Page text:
impact of holds on the program. The report concludes that contract holds
have had a minimal impact. This is the UN's own report. Mr. Von Sponeck's
own organization has said that holds have had a minimal impact on most
sectors. It also says that poor ordering by Iraq and Iraqi delays in
distribution are hampering the program's effectiveness.

About 90 percent of the contracts submitted to the UN are approved. There
are no contract holds on food. With minor exceptions, there are no contract
holds on medicines. The most frequent reason for contract holds is the
quality of information that accompanies the contract. We currently have 300
contracts on hold because the technical information or the end use
information in the contract was insufficient to make a judgment.

We want to be cautious. We do not want to let dual use equipment sneak
through this process. Let me give you an example. Pesticides. Pesticides can
be used for legitimate purposes and illegitimate purposes. And unless we
know the information and understand who the end user is and whether the
supplier is someone who has violated sanctions in the past, we want to be
careful. But none of that interferes with the bulk of the job of the
Oil-for-Food Program, and Saddam Hussein's refusal to order supplies, food
and medicine, far exceeds the very limited effect of these holds.

They constantly want to blame the holds, and we are troubled when people
fall into the trap of accepting that as the reason when the reality is these
tens of billions of dollars that are available they don't want to spend on
food and medicine, and they have to be forced to. So our concern is that we
will obviously look to ensure that the contract review process is speeded
up, that there are pre-approved goods that don't require committee approval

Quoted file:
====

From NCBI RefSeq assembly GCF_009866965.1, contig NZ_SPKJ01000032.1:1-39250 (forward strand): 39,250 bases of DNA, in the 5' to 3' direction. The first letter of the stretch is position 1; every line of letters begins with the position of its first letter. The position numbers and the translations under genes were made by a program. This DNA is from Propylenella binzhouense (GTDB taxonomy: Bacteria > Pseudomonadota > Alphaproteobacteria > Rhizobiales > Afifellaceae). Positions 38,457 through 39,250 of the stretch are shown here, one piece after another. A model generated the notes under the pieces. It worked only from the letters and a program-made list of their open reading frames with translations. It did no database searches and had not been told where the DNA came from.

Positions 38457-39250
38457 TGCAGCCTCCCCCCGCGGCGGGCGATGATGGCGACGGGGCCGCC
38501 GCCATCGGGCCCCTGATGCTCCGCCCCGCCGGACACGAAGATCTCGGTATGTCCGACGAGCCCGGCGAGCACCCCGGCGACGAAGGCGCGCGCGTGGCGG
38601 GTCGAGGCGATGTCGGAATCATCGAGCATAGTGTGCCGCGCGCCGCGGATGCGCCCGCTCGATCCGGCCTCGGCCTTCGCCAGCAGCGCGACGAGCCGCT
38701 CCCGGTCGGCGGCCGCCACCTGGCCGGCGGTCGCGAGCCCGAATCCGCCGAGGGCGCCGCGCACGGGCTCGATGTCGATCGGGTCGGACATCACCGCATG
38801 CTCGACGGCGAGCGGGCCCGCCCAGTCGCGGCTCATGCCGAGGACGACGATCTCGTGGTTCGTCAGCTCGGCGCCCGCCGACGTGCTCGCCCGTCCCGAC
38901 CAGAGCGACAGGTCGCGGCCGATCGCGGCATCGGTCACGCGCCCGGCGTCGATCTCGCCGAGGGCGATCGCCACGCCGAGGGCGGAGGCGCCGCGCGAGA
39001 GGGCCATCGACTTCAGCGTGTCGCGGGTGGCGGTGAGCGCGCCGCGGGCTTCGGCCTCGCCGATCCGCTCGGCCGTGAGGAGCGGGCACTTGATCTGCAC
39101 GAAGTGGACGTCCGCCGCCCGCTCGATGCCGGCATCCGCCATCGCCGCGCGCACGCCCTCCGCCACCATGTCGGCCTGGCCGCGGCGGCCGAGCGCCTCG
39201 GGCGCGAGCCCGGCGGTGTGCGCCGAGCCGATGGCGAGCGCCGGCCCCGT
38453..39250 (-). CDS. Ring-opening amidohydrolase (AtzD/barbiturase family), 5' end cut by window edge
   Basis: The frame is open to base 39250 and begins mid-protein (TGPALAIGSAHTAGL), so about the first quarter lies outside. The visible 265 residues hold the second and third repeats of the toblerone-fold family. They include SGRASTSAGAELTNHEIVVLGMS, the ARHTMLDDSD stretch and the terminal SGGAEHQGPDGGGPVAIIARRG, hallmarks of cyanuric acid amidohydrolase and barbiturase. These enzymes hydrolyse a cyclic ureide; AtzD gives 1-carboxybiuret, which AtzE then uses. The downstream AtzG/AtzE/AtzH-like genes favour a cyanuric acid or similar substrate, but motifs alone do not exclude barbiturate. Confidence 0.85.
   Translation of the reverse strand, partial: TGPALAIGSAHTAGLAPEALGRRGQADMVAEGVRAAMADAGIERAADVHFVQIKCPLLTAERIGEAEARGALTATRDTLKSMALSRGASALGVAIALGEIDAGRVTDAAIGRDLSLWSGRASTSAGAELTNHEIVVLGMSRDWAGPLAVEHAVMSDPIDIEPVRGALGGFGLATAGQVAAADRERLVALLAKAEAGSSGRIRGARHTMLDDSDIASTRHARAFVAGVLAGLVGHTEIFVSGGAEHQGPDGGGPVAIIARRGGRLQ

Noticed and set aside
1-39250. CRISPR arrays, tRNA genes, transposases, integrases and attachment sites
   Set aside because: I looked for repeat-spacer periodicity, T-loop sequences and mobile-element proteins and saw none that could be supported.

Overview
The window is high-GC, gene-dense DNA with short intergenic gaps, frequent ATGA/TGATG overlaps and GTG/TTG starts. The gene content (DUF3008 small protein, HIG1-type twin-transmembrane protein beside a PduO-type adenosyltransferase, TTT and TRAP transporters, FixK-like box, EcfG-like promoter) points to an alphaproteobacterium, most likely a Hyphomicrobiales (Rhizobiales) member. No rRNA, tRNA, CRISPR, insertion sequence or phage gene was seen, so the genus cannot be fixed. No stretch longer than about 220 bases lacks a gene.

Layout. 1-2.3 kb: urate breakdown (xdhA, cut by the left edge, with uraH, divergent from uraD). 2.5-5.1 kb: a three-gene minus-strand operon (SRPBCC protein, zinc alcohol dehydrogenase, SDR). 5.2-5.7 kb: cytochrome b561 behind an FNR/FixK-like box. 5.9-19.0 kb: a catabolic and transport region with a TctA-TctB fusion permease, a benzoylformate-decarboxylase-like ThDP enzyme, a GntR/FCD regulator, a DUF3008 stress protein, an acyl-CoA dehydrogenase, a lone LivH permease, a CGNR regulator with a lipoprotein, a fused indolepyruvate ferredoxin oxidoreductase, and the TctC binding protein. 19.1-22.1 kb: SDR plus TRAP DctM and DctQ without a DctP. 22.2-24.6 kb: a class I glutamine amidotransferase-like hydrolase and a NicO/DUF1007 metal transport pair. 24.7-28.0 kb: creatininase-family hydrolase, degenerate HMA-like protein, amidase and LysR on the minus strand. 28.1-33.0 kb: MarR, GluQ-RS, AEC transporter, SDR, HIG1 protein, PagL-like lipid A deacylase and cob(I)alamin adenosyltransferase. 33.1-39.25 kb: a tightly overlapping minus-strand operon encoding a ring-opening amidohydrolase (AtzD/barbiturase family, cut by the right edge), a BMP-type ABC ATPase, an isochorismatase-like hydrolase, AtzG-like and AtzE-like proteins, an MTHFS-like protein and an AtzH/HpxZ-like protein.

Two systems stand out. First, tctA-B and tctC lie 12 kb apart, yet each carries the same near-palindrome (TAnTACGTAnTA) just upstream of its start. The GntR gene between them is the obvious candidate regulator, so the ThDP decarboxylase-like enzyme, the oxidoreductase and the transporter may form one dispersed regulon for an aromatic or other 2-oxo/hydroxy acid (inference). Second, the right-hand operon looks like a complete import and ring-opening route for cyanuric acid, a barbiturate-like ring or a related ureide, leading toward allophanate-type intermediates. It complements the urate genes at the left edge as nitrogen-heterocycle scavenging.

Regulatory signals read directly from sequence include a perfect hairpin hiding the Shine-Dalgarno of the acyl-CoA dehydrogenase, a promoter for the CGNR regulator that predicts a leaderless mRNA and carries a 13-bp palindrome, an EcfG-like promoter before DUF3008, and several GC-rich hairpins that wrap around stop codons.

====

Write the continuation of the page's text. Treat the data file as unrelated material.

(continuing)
pursuant to the Resolution 1284.

But if you look at the facts, a really good, hard look at the numbers, the
delays in distribution, regularly we have situations where there is huge
amounts of food and medicine sitting in warehouses that they don't want to
distribute. And they only distribute them when we make so much noise
publicly that people running the program, like Mr. Von Sponeck, finally feel
compelled to approach the Iraqi Government and ask them what happened to the
food and medicine that's in this warehouse. And then suddenly, magically,
there is an effort to distribute it.

So the concern on holds is greatly exaggerated. It's a very small percentage
that are put on hold, but we obviously want to improve the process.

QUESTION: On the pesticides, the illegitimate use would be possibly chemical

MR. RUBIN: Correct, yes.

QUESTION: Do you think the diesel fuel trade with Turkey also contributes to
Saddam's wealth and this decadence?

MR. RUBIN: The Turkish Government estimates that Turkey has suffered losses
of tens of billions of dollars as a result of enforcing Iraqi sanctions.
Because of these losses, Turkey asked the Sanctions Committee in 1996 to
legalize its diesel and gas oil trade with Iraq. The action was deferred on
this request.

We have raised this issue with Turkey and are working to find a way to
strengthen sanctions enforcement without causing further hardship on
southeastern Turkey. But we certainly believe that Turkey, like all
countries, should understand that these sanctions are important to the
security of the world because they deny hard currency to the regime so that
it can never again pose the same threat as it has to its neighbors.

QUESTION: Jamie, to go back to the question of the imports, Mr. Eckhart,
Kofi Annan's spokesman himself, said after he resigned - Mr. Von Sponeck
resigned -- that Mr. Annan shared the views of Mr. Von Sponeck on how to
improve the regime in terms of getting (inaudible) with Iraqis. Are you
saying that he's just being diplomatic? Is he --

MR. RUBIN: Well, you know, if you look carefully - and I'll be happy to get
you the material, it's quite voluminous - there are many reports by the UN.
Most of the figures that I'm giving you about the ways in which Saddam
Hussein has refused to sell - buy the food that he's able to buy, to
distribute the food that he has purchased or to buy the medicine or